NO idiom quite captures the complexity and multifaceted nature of an agreement as the reason Nigeria’s organised labour gave for shelving its proposed strike last week. Organised labour had resolved some two weeks ago to go on strike by November 6, 2018 if the federal and state governments did not take concrete steps to agree and implement a new minimum wage of N30,000. But in a flurry of activities and negotiations, the federal government catalysed the tripartite plus committee, which had been negotiating for about a year, to reach a deal and make recommendations to the government. On November 5, 2018, the Amal Pepple-led committee eked out an ambiguous deal and passed it on to the president the following day.

Depending on who was asked to expatiate on the deal — whether representatives of the federal government, or Ms Pepple, or representatives of organised labour — it was reported that the committee had recommended N30,000, the figure suggested by the labour unions, or something else suggested by representatives of government. Labour minister, Chris Ngige, however, agreed that while N30,000 was actually indicated in the agreement, complete with a draft executive bill to be forwarded to the National Assembly for legislative action, the deal also indicated N24,000, the figure embraced by the federal government. And so while Ms Pepple appeared to believe that the real agreement was for N30,000, Dr Ngige believed that the inclusion of a lower figure enabled the government he serves to avoid being straitjacketed or railroaded.

However, before the ambiguity assumed poignancy, President Muhammadu Buhari had last Tuesday, while receiving the report, waffled gloriously about the unions’ patriotic decision not to plunge the nation into a crisis, and commended both the committee and patient workers. He then swore his commitment to a new minimum wage and gave a pledge to forward an executive bill on the agreement reached by the nearly one-year old committee. He was smart enough not to indicate explicitly what figure of minimum wage he was going to recommend. But on Wednesday, the media were so thoroughly flummoxed by the president’s waffle that they headlined their stories on the subject as presidential assent. It took the Information minister, Lai Mohamed, only one day to put the lie to the popular misconception. Neither the president nor the government had agreed a definite figure, he wailed.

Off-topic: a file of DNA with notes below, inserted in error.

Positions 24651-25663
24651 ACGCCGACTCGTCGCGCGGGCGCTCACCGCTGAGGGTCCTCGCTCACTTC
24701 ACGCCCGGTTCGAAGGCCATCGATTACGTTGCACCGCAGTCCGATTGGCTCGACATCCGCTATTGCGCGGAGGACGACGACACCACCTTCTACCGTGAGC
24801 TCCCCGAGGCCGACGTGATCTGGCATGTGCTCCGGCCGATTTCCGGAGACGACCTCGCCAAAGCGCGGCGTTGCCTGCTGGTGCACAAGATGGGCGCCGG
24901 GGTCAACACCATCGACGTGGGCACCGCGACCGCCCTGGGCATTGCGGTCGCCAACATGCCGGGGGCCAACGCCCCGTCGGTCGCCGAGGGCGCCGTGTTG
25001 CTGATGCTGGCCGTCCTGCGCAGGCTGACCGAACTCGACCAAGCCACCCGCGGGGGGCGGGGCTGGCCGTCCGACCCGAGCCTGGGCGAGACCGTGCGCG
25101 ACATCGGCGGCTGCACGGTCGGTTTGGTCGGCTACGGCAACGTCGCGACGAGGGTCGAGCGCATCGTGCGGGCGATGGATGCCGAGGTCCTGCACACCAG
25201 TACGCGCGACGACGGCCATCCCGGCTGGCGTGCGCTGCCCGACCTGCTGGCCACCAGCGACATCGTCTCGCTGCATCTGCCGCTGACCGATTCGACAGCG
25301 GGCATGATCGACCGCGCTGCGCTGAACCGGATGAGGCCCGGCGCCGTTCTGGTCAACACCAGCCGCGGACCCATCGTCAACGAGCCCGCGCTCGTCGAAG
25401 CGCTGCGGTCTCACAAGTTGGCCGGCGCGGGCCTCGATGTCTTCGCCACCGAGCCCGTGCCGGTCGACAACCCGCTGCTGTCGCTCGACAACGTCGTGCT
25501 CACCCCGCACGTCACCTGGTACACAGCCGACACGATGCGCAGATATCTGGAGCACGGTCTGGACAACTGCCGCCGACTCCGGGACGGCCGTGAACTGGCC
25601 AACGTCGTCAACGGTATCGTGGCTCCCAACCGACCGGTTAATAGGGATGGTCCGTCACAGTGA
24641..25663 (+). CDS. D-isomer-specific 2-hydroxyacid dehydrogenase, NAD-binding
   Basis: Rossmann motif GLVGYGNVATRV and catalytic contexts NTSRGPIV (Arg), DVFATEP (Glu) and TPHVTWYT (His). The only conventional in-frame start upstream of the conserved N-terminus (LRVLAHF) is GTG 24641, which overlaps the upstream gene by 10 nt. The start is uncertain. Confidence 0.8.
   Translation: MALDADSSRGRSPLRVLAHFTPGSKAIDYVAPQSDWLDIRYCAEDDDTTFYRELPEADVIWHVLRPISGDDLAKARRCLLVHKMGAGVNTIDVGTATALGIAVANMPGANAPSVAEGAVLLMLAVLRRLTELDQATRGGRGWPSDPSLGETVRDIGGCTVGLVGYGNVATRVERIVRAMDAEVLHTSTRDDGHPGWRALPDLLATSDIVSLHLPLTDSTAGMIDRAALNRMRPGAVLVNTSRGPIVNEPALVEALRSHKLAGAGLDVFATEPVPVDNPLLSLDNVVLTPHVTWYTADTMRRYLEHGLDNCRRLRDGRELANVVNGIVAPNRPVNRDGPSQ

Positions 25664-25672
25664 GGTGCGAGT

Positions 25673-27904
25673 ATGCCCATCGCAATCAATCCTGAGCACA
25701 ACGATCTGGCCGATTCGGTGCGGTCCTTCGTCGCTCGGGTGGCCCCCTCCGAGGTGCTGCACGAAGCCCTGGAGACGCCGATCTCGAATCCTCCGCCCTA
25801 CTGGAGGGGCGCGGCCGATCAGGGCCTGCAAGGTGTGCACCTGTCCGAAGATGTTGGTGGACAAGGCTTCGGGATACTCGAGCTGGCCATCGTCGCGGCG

Appalled that it seemed to have been suckered, and warning the government not to play any hanky-panky with the agreement reached, organised labour disclosed to the media that as far as they were concerned an agreement to pay N30,000 had been reached and any indication to the contrary would be catastrophic for labour peace. But the unions also knew that the process of legitimising and legislating the deal is a bit long and tortuous. Indeed, as explained by the Labour minister last week, the final proposal would weave its serpentine way through the Federal Executive Council, National Council of State, before being transmitted to the parliament. There are no guarantees what would happen at any of the stages. And except the unions can somehow find a way to expedite the process, each of the stages, particularly the legislative stage, can really be time-consuming.

It is suspected that after a lot of rigmarole, the federal government might actually raise the figure a little to about N26,000 or N27,000. No one, except the unions, sees the government at the federal and state levels paying N30,000. Certainly the states will decline to pay, regardless of the threats to vote out dissenting governors. It will be left to the unions to go on strike again should the government offer N26,000 or N27,000. But the dilemma faced by the unions will in no way match the quandary faced by the government in making a final proposal. The organised labour strategically chose an election year to squeeze a deal through the palms of the government; the government will in turn be wary of proposing a final deal that will see labour returning to the barricades weeks to the elections. One way or the other something will have to give, perhaps, as some analysts say, with the government agreeing a deal they know no state can hope to pay.

from The Nation Nigeria